We can’t talk enough about security and protecting the IoT (Internet of Things). More importantly, one of the things I am passionate about within the realm of the IoT is cybersecurity. We’ve dedicated issues of Connected World magazine to this topic; we’ve dedicated entire conferences to cybersecurity, and we’ve dedicated a lot of time on The Peggy Smedley Show, which is my weekly Internet podcast.
One of the things I’ve been saying all along is that the industry needs to jump ahead of the curve and be as proactive as possible when it comes to securing connected devices, objects, and things.
Acting proactivity when it comes to security is in everyone’s best interest and that means we are talking about the entire industry. This needs to be reiterated in part, because we have all seen security setbacks like breaches and hacks create negative perceptions of the IoT. If viewed as unsafe, the IoT is going to be a tougher sell, even to those industries and companies that could revolutionize their businesses by adopting the technology.
First, let’s dive into the data. We can take a 10,000-foot view of all the information. The National Cybersecurity Alliance, https://staysafeonline.org/, in conjunction with ESET, www.eset.com, a security solution provider, released a survey that suggests end users are leery when it comes to connected-device security.
In fact, more than 40% of survey respondents report feeling “not confident at all” that IoT devices are safe, secure, and able to protect their personal information. Even worse, more than half of respondents indicate they have been discouraged from purchasing an IoT device due to cybersecurity concerns.
The survey focuses on people who own consumer-connected devices, such as thermostats and connected appliances, as well as routers, smartphones, connected toys, IoT-enabled security systems, and so on.
Even though many respondents are clearly concerned with cybersecurity, a lot of them admit they are not sure how to secure the devices they already own.
Just to give one basic example, only 30% of respondents had changed the password on their Internet-connected router from the factory default, (keep in mind this is how the Mirai attacks have occurred), and another 20% couldn’t remember if they had or not. Of course, this data is coming in part from an organization with a vested interest, so caution might be recommended here with the information.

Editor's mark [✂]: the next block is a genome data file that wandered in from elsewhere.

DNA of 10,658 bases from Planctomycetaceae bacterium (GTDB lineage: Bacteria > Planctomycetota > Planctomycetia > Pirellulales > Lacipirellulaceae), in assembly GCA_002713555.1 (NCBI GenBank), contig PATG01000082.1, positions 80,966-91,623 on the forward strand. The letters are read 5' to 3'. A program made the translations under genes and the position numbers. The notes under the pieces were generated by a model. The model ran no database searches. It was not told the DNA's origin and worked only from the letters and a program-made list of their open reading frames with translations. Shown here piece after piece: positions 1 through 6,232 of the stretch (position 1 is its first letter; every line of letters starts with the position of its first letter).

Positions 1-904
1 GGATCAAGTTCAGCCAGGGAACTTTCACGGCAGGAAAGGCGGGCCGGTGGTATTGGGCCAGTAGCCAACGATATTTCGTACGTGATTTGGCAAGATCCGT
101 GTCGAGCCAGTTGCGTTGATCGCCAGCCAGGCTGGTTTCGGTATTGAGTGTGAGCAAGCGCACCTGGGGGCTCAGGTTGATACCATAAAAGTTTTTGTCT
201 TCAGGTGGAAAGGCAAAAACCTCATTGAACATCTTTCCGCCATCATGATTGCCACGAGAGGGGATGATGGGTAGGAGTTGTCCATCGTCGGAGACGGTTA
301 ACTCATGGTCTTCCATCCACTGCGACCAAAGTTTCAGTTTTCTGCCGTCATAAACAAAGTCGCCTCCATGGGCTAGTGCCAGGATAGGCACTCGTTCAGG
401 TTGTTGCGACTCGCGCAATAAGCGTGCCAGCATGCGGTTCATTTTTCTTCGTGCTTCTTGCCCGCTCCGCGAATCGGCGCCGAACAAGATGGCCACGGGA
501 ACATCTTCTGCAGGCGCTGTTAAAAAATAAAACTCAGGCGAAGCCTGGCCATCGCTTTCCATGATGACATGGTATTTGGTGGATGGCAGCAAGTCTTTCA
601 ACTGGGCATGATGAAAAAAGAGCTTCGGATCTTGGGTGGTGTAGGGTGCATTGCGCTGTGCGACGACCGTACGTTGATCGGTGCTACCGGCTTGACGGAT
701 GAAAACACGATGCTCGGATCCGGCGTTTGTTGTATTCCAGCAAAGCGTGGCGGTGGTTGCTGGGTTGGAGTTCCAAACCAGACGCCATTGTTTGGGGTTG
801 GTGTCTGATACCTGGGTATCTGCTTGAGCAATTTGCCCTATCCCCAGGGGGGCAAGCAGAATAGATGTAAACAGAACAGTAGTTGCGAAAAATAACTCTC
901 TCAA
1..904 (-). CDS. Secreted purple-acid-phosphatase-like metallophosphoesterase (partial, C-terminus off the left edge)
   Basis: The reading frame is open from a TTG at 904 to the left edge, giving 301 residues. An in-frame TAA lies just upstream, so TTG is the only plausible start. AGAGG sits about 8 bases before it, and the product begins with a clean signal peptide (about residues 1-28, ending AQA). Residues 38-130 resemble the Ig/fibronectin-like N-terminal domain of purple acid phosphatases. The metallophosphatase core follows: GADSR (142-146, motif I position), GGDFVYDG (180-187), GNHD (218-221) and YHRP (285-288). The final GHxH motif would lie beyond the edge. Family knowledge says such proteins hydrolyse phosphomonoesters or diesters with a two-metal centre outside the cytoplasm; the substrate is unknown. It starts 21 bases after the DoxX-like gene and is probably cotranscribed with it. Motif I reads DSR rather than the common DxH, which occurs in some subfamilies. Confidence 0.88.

However, the people who answered these questions are clearly concerned about cybersecurity, and the kicker is that their concerns are preventing them from making new connected-device purchases. If this is going on in the consumer realm, I have to believe it’s going on in the enterprise realm too. At this point, cybersecurity is almost always mentioned as a hurdle or roadblock for IoT adoption.
On the consumer side of the coin, it may be an education issue—maybe we need to help these folks protect themselves better by learning how, when, and why to change the default passwords on their connected devices, for example. Maybe the consumer-connected device industry also needs to work harder to build security into every aspect of products’ design, testing, and release phases.
In the enterprise space, there is also a need for end user education around cybersecurity. Companies both big and small have a lot at stake with not only their own data, but also their customers’ data.
By adopting IoT into a business, that business is admittedly opening itself up—to some degree—to the bad guys. The question is: do the benefits outweigh the risks? I think that yes, they do; but as an industry, we need to remember that not everyone believes this, especially when there are huge media frenzies around devastating hacks and breaches. What we don’t want is people’s fears getting the better of them. This stalls forward progress in IoT innovation and adoption.
On the other side of the coin we can’t ignore these hacks as being minor. , the Mirai attack, coupled with the hack that occurred October 21.attacked Dyn, a company that controls much of the Internet’s DNS (domain name system) infrastructure. While it was,it was only a DDoS (denial of service) attack, but it was the largest attack to date and has created a lot of disruption. In fact, it is believed to be orchestrated using the Mirai Botnet as the primary source of malicious attack, which comes from the IoT.
The real concern here is that we don’t have a plan to combat these attacks. The only way to combat this, really, is to do everything we possibly can to secure enterprise and consumer-connected devices. Easier said than done, right? Of course it is.
But I’m saying it anyway because I think it’s really easy to get caught up in the fast pace of technology and forget about the basics. Security must be a “basic.” It must be built into systems, devices, and solutions from the get-go.
In doing so, technology providers are not only protecting themselves and their customers, but also the industry at large. We’ve all heard the growth projections for the IoT, but more important than just growth is healthy growth that doesn’t end in some sort of security disaster.
As I mentioned, I’ve been preaching this for a long time now, and even though I hate to say “I told you so,” this survey is a little too on-point for comfort.
Now is the time to secure our devices—long before consumers and enterprises have reason to believe that they’re better off without them. And won’t that be a real kick in the pocketbooks, or dare I say something much greater.
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